### Diode

- A diode allows the electric current to flow in only ONE direction
• The follow arrow on the diode symbol shows that it is forward biased - the current flows easily
• The reverse arrow shows that the diode is reverse biased - the current is nearly zero

### Rectifier

• in a direct current or d.c. circuit, the current only flows in one direction, ie from positive to negative
• in a alternating current or a.c. circuit, the power supply can be controlled in such a way that the current alternates between forward and reverse directions, ie from positive to negative for a short period, then from negative to positive for another short period
• since a diode only lets current flow in the forward direction and stops all the reverse current, an a.c. can be changed into a d.c. by using a diode
• the conversion of an a.c. into a d.c. is called rectification
• the diode used to achieve rectification is called rectifier
• in half-wave rectification, the diode conducts in the forward half cycle of the a.c. (forward biased) and cuts off the reverse half cycle of the a.c. (reverse biased)

## MCQ Questions

1. The diagram shows the magnitude and directions of the electric currents entering and leaving junction X.
What will be the magnitude and direction of the current in the wire XY?
magnitude        direction
a.        1A                    X to Y
b.        1A                    Y to X
c.         5A                    X to Y
d.         5A                    Y to X

e.         8A                    X to Y

2. The diagram shows a circuit.
What is the reading on voltmeter V2?
a. 3V
b. 6V
c. 9V
d. 15V
e. 18V

3. Which quantity can be measured in units of joule/coulomb?
a. charge
b. current
c. potential difference
d. power
e. resistance

4. A current flows in two resistors connected in series as shown. A1 and A2 are the readings on the ammeter,V1 and V2 are the readings on the voltmeters.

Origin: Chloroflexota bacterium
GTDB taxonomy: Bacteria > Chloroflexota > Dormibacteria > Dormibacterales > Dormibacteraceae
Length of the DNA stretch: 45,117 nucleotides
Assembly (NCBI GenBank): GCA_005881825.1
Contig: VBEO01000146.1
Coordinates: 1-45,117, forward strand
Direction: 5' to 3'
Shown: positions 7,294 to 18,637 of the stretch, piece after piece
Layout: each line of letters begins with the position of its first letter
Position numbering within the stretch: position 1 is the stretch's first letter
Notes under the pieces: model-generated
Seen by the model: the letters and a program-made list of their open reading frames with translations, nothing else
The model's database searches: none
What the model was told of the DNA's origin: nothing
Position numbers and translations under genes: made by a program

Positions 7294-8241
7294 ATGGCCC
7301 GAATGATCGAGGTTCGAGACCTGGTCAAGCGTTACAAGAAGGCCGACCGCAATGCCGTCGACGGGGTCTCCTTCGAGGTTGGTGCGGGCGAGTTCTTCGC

Which of the following correctly describes the ammeter and voltmeter readings?

a.        A1 < A2                        V1 < V2
b.        A1 < A2                        V1 > V2
c.        A1 = A2                        V1 < V2
d.        A1 = A2                        V1 = V2
e.        A1 > A2                        V1 = V2

5. The diagram shows a resistor connected to a cell of e.m.f. 2V.
How much heat energy is produced in the resistor in six seconds?
a. 0.4J
b. 2.5J
c. 4.8J
d. 10J
e. 60J

6. V represents a potential different, I a current, R a resistance, and t a time. Which of the following has units of energy?
a. IRt
b. I2R
c. V/I
d. V2/R
e. VIT

7. An electric lamp is marked '240 volts 150 watts'. It is used on a ring main socket marked '30 amps maximum'. Which fuse is best to use in series with the lamp?
a. 40 amp
b. 30 amp
c. 13 amp
d. 3 amp
e. 1/2 amp

8. A 40 W fluorescent lamp turns half the electrical energy it uses into light energy. How much light does it give out in 10 s?
a. 8J
b. 20J
c. 200J
d. 400J
e. 800J

9. The diagram shows a circuit.
What is the effective resistance of the three resistors?
a. 0.67Ω
b. 1.50Ω
c. 6.70Ω
d. 15.0Ω
e. 108Ω

10. The earth wire to an electric toaster should be connected to
a. the heating element
b. the metal case
c. the ON/OFF switch
d. the plastic legs
e. the toast

11. A battery moves a charge of 60C around a circuit at a constant rate in a time of 20 s. What is the current in the circuit?
a. 0.3A
b. 3.0A
c. 40A
d. 80A
e. 1200A

12. Which of the following changes to a wire will double its resistance?
cross-sectional area        length
a.            double                        double
b.            double                        no change
c.            no change                   halve
d.            halve                           halve
e.            halve                           no change

13. A heater which is to be used on a 250V mains circuit, has a 5A fuse in its plug. Which of the following is the most powerful heater that can be used with this fuse?
a. 50W
b. 250W
c. 1000W
d. 2000W
e. 3000W

14. What is the smallest total resistance which can be obtained using only a 6Ω resistor and a 12Ω resistor?